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The Intel® Fortran Compiler in Intel® oneAPI

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by Ron Green

I often hear members of the Fortran community make statements such as “I thought Intel® oneAPI (oneAPI) is all about C++ and SYCL*”? and “Why is Fortran even in oneAPI since it has nothing to do with C++ or GPUs“? Isn’t Intel® oneAPI all about GPUs”? Or “I don’t use GPUs so why should I move away from my Fortran compiler in Intel® Parallel Studio XE?”  Let’s explore these valid questions and concerns.

Is Fortran part of Intel® oneAPI?

“Isn’t Intel® oneAPI all about C++ and SYCL”?  The answer is no.  And the related question “Why is Fortran even in oneAPI since it has nothing to do with C++ or GPUs“? There is a lot more to oneAPI than C++.  I will, of course, talk about how the Intel® Fortran Compiler fits into Intel oneAPI, but I must first mention that oneAPI is a family of development tools and libraries based on open standards.  This includes not only compilers but also performance libraries, tools for profiling and analysis of user programs, our MPI library, frameworks and libraries for machine learning, artificial intelligence, computer vision, and oneAPI includes a very popular distribution for Python*. It is a complete and rich family of development tools covering many software domains.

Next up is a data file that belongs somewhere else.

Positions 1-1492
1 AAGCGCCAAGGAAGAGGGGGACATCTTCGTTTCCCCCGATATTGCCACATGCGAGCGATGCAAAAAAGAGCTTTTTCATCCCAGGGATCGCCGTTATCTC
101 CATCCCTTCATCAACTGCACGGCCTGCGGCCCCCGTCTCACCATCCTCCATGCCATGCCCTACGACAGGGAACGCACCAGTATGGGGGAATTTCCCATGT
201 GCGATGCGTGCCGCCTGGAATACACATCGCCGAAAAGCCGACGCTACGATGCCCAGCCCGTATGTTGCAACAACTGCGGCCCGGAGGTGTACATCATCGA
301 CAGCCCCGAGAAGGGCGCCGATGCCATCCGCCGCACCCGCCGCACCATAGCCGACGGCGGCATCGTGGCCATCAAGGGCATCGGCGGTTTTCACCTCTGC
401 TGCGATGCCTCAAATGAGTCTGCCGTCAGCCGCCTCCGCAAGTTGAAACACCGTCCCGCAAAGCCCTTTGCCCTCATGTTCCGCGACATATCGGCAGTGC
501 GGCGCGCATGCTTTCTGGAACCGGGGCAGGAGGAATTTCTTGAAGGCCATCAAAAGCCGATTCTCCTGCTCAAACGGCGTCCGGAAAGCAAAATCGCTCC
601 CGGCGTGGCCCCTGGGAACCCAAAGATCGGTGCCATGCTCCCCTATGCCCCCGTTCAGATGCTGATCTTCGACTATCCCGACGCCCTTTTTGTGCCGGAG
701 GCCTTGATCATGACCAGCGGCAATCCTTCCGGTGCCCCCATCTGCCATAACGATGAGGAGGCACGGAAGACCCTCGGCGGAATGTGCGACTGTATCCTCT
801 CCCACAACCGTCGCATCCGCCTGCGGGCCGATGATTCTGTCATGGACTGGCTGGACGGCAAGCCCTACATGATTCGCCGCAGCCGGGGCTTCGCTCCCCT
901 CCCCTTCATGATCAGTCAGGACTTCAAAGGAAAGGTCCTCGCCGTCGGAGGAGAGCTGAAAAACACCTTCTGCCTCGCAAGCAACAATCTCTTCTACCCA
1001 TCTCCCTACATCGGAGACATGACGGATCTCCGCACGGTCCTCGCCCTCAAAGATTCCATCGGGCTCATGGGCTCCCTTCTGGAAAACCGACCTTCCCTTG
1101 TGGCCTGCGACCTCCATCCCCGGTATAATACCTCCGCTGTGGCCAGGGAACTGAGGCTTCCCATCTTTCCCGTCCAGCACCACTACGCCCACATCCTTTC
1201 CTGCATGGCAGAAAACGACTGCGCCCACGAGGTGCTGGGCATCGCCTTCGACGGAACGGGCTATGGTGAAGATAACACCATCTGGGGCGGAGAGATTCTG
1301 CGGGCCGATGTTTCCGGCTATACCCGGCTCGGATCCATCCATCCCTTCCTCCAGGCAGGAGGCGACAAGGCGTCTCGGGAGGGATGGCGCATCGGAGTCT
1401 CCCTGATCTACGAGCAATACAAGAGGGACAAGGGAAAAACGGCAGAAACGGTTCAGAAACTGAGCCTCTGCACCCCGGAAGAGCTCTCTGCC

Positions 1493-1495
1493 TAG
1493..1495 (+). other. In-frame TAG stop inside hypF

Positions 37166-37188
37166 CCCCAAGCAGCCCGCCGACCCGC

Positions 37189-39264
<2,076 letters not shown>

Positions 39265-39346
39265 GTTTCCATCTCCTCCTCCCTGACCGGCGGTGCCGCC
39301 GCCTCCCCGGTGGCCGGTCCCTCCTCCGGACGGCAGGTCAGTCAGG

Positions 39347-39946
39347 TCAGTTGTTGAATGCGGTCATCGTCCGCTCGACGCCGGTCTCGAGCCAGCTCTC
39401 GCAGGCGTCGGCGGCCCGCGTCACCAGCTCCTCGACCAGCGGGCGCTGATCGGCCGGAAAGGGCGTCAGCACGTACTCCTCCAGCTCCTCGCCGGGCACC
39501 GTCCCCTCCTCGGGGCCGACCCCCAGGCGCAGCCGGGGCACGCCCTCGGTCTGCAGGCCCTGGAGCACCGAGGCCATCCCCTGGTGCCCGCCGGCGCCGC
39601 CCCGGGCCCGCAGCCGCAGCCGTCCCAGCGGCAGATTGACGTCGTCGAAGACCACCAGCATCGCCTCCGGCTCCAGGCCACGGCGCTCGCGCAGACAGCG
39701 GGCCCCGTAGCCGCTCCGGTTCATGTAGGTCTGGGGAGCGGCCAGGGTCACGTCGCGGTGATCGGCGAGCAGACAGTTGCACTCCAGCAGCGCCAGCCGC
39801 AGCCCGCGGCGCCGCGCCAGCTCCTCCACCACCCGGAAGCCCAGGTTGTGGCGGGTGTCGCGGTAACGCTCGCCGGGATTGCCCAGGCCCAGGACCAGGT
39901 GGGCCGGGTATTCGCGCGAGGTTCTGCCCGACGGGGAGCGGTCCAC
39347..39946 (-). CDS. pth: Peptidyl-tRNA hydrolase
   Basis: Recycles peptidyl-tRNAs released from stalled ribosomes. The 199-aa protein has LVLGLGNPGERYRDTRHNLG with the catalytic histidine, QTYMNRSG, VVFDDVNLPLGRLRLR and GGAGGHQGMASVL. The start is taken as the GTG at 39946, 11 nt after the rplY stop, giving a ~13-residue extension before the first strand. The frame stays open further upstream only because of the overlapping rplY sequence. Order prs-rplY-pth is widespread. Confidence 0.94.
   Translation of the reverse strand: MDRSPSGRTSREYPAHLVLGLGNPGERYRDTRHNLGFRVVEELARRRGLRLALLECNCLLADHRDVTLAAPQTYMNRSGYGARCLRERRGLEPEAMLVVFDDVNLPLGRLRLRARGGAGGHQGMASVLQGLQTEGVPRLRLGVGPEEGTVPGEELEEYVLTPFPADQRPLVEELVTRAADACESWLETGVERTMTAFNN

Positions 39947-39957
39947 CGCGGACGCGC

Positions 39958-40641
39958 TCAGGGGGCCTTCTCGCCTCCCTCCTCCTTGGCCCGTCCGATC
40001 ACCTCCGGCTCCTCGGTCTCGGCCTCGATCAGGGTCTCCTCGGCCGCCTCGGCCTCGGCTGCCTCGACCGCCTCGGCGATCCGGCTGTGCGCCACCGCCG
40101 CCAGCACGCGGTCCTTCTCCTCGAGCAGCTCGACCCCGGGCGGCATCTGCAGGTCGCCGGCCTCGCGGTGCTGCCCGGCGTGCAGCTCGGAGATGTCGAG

So how does the Intel Fortran Compiler fit in with all of the oneAPI tools and toolkits?  If you follow  oneAPI press and marketing from Intel, you have good reason to wonder how Fortran fits in or even if it’s in there at all!  As Fortran programmers, we have gotten used to other programming languages and techniques getting all the press.  In the Intel Fortran Compiler development team, we refer to this as “chasing shiny objects”.  That is, watching the press follow what is new, trending, and talked about by the Computer Science departments in universities around the world. As members of the Fortran community we shrug, smile, and get back to the serious work of providing real world solutions that put people on the moon, design our aircraft, bridges, skyscrapers, predict the weather and climate change, and continue to mold our modern world in so many ways. Yes, these shiny objects are interesting. Let’s see where these shiny new technologies are 50 years from now (or even 5 years from now).